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‘With this sanitised hand I thee wed’: Couples angry at new England wedding rules

Video report by ITV News Consumer Editor Chris Choi


Couples planning to tie the knot when coronavirus restrictions are eased next month should wash their hands before and after exchanging rings, according to new Government guidance.

And fathers will not be able to walk with their daughters arm-in-arm down the aisle if they live in separate households – they must give them away with a metre between them.

The advice for England states that no more than 30 people should attend a marriage or civil partnership from July 4, and social distancing rules must be obeyed.

As part of the lockdown imposed in March, all social events were stopped – including weddings, baptisms and other ceremonies.

Joely Williams and Paul Dale will still be tying the knot next week. Credit: ITV News

Receptions or parties after weddings should not take place, but small celebrations – with groups of up to two households indoors, or up to six people from different households outdoors – will be permitted.

Services should be concluded in the “shortest reasonable time”, and the guidance states: “Where the exchanging of rings is required or desired for the solemnisation of the marriage or the formation of the civil partnership, hands should be washed before and after.

“The rings should be handled by as few people as possible.”

It is understood that couples who do not live together before a wedding ceremony would be able to exchange rings and kiss, despite the social distancing rules.

Fathers who do not live in the same household as their daughters will be able to walk them down the aisle provided they stay at least one metre apart.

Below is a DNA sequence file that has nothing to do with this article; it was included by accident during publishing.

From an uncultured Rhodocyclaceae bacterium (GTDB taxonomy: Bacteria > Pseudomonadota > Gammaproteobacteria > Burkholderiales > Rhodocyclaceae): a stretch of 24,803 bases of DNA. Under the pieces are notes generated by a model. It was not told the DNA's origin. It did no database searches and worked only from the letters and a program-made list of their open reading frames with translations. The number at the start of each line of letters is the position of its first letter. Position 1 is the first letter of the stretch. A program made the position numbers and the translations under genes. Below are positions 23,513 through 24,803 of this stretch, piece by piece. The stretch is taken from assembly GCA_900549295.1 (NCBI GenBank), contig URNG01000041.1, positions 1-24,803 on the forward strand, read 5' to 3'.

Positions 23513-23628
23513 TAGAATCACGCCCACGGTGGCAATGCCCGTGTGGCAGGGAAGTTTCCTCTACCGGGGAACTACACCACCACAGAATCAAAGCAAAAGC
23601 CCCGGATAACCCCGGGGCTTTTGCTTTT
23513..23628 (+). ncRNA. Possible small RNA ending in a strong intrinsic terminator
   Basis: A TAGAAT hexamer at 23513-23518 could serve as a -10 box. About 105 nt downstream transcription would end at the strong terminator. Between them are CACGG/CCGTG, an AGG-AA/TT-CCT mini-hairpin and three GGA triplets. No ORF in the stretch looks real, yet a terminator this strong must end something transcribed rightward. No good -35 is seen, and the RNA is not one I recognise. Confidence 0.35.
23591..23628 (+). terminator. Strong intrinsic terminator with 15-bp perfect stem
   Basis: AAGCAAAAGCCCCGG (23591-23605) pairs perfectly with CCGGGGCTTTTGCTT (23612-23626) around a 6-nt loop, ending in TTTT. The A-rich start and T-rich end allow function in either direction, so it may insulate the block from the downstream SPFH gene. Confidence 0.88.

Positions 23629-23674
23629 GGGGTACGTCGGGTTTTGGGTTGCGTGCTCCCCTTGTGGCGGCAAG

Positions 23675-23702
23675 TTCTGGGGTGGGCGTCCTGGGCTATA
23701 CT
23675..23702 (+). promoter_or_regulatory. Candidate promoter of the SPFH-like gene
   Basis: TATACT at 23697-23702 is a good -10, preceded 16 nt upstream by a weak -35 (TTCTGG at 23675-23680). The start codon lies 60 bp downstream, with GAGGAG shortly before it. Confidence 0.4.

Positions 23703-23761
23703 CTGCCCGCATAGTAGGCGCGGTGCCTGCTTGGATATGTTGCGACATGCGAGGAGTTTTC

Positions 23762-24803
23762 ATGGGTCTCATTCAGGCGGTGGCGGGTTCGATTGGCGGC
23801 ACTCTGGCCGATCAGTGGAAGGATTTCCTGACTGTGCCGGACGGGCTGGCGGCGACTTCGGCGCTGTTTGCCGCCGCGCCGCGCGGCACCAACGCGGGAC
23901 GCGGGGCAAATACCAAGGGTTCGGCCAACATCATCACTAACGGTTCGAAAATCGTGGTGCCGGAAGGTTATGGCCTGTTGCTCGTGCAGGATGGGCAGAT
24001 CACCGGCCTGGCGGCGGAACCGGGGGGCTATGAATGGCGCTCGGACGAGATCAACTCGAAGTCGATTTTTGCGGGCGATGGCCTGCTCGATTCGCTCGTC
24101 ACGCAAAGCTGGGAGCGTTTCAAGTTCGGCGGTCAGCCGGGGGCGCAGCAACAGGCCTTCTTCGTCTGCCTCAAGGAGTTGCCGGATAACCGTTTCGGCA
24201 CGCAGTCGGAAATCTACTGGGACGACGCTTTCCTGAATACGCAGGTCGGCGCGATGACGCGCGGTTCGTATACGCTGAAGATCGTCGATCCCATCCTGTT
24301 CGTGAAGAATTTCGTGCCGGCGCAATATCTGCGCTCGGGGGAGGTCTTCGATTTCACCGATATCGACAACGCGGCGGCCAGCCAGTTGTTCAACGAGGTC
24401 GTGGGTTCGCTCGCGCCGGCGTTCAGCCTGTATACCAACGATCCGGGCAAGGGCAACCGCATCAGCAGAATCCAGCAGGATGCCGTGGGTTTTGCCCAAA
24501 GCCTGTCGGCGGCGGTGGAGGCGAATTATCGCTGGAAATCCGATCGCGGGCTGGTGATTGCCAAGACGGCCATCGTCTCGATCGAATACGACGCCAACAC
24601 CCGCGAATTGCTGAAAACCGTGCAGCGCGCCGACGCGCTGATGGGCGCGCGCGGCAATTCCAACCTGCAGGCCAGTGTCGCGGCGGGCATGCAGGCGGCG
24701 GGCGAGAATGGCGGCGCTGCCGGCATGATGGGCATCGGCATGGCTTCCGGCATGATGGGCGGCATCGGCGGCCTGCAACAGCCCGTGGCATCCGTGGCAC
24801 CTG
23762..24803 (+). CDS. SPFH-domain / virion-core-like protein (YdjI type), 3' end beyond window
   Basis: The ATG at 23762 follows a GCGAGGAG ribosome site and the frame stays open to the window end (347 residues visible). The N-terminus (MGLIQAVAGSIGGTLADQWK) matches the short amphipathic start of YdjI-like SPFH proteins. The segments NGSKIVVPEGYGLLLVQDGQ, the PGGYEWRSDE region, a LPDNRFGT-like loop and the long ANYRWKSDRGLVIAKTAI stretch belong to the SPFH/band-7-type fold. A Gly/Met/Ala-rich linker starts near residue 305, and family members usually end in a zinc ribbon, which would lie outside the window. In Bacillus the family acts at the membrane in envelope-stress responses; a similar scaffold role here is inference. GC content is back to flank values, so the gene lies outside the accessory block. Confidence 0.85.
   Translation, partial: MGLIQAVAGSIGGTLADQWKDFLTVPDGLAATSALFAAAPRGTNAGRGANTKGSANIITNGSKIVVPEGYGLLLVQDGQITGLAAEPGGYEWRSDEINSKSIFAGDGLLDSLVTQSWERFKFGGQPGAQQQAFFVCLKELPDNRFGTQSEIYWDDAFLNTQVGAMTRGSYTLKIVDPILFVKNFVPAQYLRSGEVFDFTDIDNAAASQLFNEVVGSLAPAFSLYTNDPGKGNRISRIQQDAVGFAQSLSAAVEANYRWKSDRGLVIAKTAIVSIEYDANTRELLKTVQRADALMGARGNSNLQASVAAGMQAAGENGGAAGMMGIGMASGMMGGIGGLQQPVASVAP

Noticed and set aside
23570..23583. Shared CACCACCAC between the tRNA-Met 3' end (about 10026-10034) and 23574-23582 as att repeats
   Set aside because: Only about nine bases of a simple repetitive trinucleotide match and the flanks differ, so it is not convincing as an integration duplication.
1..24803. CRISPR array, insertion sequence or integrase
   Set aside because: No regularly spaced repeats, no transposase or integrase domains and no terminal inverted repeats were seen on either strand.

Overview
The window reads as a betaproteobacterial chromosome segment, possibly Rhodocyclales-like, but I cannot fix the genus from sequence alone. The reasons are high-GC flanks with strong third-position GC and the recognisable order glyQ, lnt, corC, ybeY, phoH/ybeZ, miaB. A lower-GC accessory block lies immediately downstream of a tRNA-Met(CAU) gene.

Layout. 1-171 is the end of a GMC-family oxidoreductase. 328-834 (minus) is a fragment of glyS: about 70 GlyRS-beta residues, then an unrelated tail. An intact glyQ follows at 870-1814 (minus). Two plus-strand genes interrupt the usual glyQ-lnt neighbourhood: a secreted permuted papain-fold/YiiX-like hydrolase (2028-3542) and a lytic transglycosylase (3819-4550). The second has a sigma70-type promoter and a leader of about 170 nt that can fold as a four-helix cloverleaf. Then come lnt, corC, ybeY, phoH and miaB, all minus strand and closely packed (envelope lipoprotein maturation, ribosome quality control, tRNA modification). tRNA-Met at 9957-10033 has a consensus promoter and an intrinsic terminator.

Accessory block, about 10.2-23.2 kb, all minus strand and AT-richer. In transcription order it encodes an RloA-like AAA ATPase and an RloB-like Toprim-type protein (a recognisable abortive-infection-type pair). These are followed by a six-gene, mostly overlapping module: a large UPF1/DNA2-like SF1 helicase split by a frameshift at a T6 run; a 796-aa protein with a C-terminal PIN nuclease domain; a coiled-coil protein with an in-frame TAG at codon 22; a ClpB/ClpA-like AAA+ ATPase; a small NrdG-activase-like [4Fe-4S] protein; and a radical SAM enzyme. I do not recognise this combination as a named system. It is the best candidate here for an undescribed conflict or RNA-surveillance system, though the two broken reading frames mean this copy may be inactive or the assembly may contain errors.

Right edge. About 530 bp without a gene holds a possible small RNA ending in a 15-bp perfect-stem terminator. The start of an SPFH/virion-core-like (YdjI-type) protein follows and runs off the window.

The measures have angered some couples planning to marry this year.

Sophie and Sandy had been planning their wedding for a year and were due to marry this year. But with the introduction of the new rules, they are now planning to postpone the ceremony.

They told ITV News: “The ceremony for me doesn’t make sense. You get to exchange your vows. You get to exchange rings and then you’ve got to immediately go and wash your hands but you can still kiss your partner.”

“If we were to get married to those regulations it wouldn’t be what I would class as a wedding, it’s not that celebration.”

ITV News spoke to one wedding planner who had been fielding calls from exasperated couples all day.

“We’re making these guidelines up I believe, as we go along… I’ve had couples who are deeply upset, who are deeply, deeply distressed.

‘The ceremony for me doesn’t make sense’. Credit: ITV News

“I had a wedding this weekend, Sunday and Monday cancelled 11 last night because we can’t feed the guests,” Lorraine Carroll told ITV News.

Joely Williams and Paul Dale will still be tying the knot next week, with a barbecue in their back garden instead of their reception.

“For me, the frustrating thing is hearing that now restaurants are open, pubs are open and yet a wedding venue, which is essentially a restaurant and a pub , and yet you can’t have guest there drinking or eating food.”

Wedding rules for England involve hand washing before and after exchanging rings. Credit: ITV News

The guidance was published alongside advice for the restarting of communal worship on July 4.

Hymn books should be quarantined for 48 hours after use, while worshippers will be advised to take their own religious texts or prayer mats.

Donations should be collected via contactless devices or online, where possible, or cash should be placed in a receptacle that is set in one place and not passed around.

Sophie and Sandy have been planning their ceremony for a year but are planning to postpone their wedding. Credit: ITV News

Where food and drink is essential to the act of worship, it will be permitted, but the sharing of food should be avoided – as well as the use of communal vessels.

Those giving and receiving food should wash their hands before and after consumption, or wear gloves, according to the guidance.

Singing, chanting, shouting and the playing of wind instruments should also be avoided because of the potential for increased risk of Covid-19 transmission from aerosol and droplets.

Organs can be played for faith practices, but music should be at a volume that does not require worshippers to raise their voices.

“Lifecycle events” such as baptisms and bar mitzvahs should also have no more than 30 people present, unless the event is part of a routine communal worship service.


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